The Emerging Brand Survival Plan: Bags, Basics and Beyoncé


For up-and-coming designers, fashion month began with a whimper — and in some cases, outright tears.

The latter made an appearance at the final runway for downtown New York favourite Puppets and Puppets, where some show-goers cried when designer Carly Mark took her last bow; facing dwindling cash reserves and a lack of investment, she is shutting down ready-to-wear and moving the brand’s more commercially viable handbags business to London. Elsewhere, the Brooklyn-based label Theophilio and AnOnlyChild, which makes apparel from deadstock and recycled fabrics, both cancelled their shows. The designer Elena Velez, who was recently named a semi-finalist for the LVMH Prize, forewent a runway show to stage a literary “salon” with attendees dressed in Velez’s latest collection discussing Margaret Mitchell’s controversial novel “Gone With the Wind,” which was critically panned.

Then came Beyoncé. Superstars of her calibre typically only pop up at the most massive of fashion shows (think the Louis Vuitton and Chanel). But on Tuesday night, she made a surprise appearance at the Luar show in the heart of Bushwick to watch models (including her nephew Julez Smith) walk the runway in designer Raul Lopez’s exaggerated-shoulder tops, glossy leather bottoms, heavily pocketed jumpsuits and sheer shirts. It was a coup for the brand, which helped make Luar one of the week’s most talked-about shows.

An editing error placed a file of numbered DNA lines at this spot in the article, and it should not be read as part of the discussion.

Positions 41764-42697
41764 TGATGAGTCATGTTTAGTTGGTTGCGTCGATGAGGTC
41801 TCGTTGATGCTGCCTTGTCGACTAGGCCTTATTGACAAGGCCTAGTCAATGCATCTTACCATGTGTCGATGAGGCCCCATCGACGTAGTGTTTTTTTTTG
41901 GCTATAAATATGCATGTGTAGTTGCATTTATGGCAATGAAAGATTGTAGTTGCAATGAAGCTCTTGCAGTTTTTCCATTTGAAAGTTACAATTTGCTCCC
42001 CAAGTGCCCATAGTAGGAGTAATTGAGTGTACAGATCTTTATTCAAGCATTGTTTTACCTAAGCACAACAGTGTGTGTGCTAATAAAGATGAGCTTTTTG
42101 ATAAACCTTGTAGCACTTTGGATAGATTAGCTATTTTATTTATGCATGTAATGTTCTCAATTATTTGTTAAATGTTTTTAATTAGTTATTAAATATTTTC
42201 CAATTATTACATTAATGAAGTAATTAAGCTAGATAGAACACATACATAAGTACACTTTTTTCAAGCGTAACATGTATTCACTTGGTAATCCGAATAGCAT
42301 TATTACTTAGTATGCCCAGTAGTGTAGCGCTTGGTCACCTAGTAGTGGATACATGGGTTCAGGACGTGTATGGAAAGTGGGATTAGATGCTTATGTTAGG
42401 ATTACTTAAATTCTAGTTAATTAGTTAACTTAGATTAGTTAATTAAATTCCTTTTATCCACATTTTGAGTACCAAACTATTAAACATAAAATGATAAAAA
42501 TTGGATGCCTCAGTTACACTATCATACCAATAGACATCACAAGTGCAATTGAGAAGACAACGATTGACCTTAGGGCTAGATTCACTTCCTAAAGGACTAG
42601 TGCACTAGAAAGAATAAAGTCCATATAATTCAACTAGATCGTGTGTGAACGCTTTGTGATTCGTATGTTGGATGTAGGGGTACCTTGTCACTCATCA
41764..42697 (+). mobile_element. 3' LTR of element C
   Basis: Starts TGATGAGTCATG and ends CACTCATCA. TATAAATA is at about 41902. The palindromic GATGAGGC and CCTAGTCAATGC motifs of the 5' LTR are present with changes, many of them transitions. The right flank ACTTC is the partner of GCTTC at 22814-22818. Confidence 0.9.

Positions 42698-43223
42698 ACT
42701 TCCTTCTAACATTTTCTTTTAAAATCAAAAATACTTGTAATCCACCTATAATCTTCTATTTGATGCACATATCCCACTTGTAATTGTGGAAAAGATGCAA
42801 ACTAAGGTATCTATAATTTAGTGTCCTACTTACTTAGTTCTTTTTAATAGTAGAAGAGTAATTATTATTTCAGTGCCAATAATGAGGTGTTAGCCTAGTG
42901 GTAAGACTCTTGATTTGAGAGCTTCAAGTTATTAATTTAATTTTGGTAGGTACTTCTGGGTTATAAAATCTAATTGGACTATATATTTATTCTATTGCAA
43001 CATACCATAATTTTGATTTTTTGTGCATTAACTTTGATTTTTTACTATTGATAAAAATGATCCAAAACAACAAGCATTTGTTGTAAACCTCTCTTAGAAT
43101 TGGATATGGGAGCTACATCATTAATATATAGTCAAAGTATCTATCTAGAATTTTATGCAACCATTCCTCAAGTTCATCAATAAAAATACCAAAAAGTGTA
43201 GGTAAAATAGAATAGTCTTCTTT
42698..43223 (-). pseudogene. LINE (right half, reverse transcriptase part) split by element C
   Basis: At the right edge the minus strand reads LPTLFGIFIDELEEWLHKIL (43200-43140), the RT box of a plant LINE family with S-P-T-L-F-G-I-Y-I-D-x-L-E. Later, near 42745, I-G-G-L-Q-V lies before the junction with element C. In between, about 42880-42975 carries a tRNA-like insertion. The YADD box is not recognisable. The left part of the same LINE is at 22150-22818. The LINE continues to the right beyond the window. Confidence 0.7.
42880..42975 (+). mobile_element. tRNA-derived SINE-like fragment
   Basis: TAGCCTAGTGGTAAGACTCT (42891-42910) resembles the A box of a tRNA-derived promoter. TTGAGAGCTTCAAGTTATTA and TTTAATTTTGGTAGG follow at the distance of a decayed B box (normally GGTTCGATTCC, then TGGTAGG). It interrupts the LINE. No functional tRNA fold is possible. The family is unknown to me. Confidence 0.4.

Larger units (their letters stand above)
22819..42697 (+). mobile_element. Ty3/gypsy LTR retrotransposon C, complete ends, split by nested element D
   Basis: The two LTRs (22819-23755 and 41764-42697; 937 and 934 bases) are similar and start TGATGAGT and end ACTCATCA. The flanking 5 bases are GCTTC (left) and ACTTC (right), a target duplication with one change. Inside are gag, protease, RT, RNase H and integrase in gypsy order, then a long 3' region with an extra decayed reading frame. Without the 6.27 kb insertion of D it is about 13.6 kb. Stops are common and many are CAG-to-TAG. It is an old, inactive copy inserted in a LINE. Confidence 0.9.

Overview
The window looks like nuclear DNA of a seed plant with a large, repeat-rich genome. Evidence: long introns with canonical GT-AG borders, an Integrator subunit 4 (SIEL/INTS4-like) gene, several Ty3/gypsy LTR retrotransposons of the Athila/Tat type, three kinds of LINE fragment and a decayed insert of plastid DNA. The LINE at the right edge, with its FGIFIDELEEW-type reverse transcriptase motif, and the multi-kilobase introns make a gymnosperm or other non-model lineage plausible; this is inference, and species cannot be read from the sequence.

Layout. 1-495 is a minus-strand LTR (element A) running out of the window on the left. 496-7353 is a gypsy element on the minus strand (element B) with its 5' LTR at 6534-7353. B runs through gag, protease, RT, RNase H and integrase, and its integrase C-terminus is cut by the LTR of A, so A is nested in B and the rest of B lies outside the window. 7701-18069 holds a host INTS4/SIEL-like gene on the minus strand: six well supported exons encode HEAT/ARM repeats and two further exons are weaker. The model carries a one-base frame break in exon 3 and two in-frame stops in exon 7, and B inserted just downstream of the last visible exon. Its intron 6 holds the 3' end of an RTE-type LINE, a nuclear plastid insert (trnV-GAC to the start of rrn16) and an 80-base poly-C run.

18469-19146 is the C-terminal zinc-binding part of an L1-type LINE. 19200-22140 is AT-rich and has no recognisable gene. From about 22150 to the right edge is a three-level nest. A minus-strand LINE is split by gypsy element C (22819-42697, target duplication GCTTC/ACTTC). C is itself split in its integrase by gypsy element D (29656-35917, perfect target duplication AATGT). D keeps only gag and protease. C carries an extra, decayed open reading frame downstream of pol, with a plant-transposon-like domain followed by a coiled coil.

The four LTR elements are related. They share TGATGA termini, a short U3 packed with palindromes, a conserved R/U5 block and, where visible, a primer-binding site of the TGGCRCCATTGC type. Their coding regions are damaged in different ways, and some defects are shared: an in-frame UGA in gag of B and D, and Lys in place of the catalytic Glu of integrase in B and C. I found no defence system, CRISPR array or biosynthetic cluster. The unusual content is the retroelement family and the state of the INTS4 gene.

To build a fashion business from scratch, designers have to generate excitement, but ultimately, sell products. That’s getting even more difficult as retailers deal with their own mounting problems (just look at Farfetch) and conglomerates tighten their grip on the industry, a trend only set to continue as the two major American fashion players, Tapestry and Capri merge.

“It’s hard to do business right now,” said Julie Gilhart, president of Tomorrow Projects. “Costs are high … [for retailers] there’s a lot of risk management, you only have so much room to experiment with new brands.”

The emerging brand curse is all too familiar: a new designer builds buzz and industry acclaim before they’re ultimately too weighed down by accumulating expenses to continue. The industry mourns and then the cycle begins again.

At New York Fashion Week, independent brands showed off their own attempts to avoid the curse by introducing revenue-driving categories, building buzz (and name recognition) with celebrities or even pulling back the curtain on the mechanics of running a brand. As London Fashion Week kicks off, UK-based creatives will look to do the same.

Bags and Basics

Emerging designers have long had a reputation for knowing how to flex their creativity and connect with a niche audience, but to stay in business, they need to make products that people actually will buy.

“It’s critical [for brands] to know who they’re designing for, and to focus on the essence of their statement,” said Gary Wassner, CEO and founder of financing firm Hilldun Corporation.

A model walks the runway for Sandy Liang Autumn/Winter 2024.